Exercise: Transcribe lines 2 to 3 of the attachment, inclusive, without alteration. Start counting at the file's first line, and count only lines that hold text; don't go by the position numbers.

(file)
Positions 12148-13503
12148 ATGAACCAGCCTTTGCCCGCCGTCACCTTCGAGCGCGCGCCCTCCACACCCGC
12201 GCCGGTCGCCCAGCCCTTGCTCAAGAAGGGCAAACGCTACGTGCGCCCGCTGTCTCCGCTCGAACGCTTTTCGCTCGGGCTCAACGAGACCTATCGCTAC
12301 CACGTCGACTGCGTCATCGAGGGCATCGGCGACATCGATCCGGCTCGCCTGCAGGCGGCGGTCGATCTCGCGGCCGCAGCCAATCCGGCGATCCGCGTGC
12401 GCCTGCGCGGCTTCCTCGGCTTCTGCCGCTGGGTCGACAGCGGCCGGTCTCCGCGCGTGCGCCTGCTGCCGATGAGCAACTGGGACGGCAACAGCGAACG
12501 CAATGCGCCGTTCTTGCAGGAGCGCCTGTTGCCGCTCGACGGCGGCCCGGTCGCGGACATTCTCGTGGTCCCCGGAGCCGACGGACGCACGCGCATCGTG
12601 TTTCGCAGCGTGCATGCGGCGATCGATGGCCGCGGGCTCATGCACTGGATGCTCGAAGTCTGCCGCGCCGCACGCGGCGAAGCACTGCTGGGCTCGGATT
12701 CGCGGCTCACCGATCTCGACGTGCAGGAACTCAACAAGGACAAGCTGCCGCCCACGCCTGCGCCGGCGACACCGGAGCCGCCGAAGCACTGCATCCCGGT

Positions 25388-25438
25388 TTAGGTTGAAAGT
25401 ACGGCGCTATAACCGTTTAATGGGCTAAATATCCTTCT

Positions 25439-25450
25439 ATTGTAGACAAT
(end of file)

12148 ATGAACCAGCCTTTGCCCGCCGTCACCTTCGAGCGCGCGCCCTCCACACCCGC
12201 GCCGGTCGCCCAGCCCTTGCTCAAGAAGGGCAAACGCTACGTGCGCCCGCTGTCTCCGCTCGAACGCTTTTCGCTCGGGCTCAACGAGACCTATCGCTAC